Now that Vivie is grown and finished with university, she intends to make a new life for herself in actuarial work. Vivie eschews romance and art and leisure and loves to work. She thinks that will conflict with her mother’s ideals for her, and in some ways she is correct. But Kitty Warren (empathetically played by force-of-nature Bobbi Kotula) is more complex than that, finally revealing most of her background to her daughter.

Wednesday, March 16, 2016

Seattle Rep presents Rebecca Gilman's “Luna Gale”

Anne Allgood and Pamela Reed in Luna Gale (Alan Alabastro)

Luna Gale
Seattle Repertory Theatre
Through March 27, 2016

Playwright Rebecca Gilman is an “issues-oriented” writer. She takes on hot-button, current, modern issues and writes plays about them. Her ability to have her characters speak in real-people dialogue is terrific and admirable. That is all on display with Seattle Rep’s mounting of Luna Gale, a Gilman play about the foster-care system with all sides of the dilemma on stage.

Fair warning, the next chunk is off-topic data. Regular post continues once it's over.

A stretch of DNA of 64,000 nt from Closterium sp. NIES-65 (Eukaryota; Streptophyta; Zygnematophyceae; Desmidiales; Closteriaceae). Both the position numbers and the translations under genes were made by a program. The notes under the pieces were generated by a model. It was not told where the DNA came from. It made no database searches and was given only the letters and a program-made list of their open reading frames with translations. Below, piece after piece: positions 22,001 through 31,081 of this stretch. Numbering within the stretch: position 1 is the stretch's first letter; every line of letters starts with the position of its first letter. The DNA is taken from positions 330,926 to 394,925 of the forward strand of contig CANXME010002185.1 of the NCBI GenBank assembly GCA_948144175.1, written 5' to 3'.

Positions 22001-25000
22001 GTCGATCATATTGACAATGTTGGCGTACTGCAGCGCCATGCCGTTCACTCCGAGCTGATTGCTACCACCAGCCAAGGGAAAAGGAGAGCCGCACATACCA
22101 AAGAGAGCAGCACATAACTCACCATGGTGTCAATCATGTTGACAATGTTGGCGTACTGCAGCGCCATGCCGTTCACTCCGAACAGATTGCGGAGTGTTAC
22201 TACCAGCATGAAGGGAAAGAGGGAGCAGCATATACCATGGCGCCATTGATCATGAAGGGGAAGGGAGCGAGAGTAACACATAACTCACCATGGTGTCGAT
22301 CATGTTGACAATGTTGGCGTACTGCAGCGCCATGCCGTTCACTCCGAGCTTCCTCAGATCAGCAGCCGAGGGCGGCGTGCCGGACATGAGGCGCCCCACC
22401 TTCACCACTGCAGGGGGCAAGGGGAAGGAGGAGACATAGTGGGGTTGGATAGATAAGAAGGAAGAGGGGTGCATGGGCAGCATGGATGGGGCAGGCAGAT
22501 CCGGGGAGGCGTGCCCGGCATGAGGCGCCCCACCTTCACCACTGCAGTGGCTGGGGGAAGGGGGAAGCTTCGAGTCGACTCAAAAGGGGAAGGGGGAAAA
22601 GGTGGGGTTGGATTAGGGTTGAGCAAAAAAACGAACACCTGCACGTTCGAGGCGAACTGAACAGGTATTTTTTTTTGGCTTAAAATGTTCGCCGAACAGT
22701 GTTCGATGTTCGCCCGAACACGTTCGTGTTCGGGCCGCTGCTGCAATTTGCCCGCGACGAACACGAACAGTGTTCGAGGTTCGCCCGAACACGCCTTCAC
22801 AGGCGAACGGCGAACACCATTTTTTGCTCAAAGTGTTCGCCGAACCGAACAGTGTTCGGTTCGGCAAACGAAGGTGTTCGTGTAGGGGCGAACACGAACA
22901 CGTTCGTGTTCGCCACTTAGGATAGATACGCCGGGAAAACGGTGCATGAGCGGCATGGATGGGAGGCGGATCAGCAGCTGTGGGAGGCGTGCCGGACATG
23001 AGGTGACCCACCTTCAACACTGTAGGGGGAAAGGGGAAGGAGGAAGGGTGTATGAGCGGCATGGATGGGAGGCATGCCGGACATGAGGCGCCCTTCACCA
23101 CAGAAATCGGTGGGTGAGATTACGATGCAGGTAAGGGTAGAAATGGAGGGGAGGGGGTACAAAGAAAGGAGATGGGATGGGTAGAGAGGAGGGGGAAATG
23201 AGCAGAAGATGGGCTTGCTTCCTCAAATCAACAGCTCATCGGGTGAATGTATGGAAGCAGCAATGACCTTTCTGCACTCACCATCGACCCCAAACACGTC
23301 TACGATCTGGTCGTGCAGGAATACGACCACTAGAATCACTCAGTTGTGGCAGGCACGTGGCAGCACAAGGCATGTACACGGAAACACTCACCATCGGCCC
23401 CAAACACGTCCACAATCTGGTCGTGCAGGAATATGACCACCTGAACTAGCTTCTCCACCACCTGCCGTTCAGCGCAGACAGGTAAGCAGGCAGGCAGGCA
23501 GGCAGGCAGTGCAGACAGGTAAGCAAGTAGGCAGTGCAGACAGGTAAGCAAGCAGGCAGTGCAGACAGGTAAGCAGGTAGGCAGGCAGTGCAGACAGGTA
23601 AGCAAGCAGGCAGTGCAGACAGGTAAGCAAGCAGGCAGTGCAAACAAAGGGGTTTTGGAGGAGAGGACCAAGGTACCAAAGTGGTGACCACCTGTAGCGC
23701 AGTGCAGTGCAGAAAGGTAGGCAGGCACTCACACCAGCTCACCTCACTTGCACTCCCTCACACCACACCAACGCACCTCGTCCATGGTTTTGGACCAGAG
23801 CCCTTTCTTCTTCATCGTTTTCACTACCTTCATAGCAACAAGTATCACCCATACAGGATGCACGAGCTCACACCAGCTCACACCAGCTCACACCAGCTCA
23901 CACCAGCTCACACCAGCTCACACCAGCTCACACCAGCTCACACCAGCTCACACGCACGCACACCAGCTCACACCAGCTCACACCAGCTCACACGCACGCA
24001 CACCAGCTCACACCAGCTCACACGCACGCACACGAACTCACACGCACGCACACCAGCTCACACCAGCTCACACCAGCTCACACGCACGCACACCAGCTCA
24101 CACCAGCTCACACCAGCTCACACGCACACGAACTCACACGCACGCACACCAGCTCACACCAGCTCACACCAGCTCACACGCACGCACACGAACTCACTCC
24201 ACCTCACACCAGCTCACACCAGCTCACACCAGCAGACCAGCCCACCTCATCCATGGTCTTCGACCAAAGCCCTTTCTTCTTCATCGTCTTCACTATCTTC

There is much to appreciate in the staging. Pamela Reed, as Caroline – the long-time social worker who has seen so much that her instincts kick in when evidence doesn’t, is terrific in the role. Practical, worn down, but also hiding a heart of gold, Reed’s character is able to fill in all kinds of information about how the system works or doesn’t in state programs that have seen all kinds of budget cutting over the last decade.

Monday, March 14, 2016

"Parade" - March for truth and justice!

The cast of Parade (Ken Holmes)
Sound Theatre Company
(at 12th Ave Arts)
Through March 26, 2016

Parade is such a cheery name for a musical! However, it is the wry, unsettling, ironic title of a true-life musical story of Southern small-town bigotry and a still-unsolved murder mystery! Written by Jason Robert Brown and Alfred Uhry, this 1998 Tony winner is being presented by Sound Theatre Company and is the first musical mounted at 12th Avenue Arts.

First, the history: In 1913, Leo Frank (Jeff Orton), a New York Jew who moved and married in Marietta, Georgia, is a town outsider. When 13 year-old Mary Phagan (Delaney Guyer ) is found murdered in the basement of the pencil factory Leo runs, the night watchman is questioned, and Leo. With virtually no evidence and a town full of people willing to lie to convict someone, town prosecutor Hugh Dorsey (Brian Lange) gets a death sentence for Leo’s supposed crime.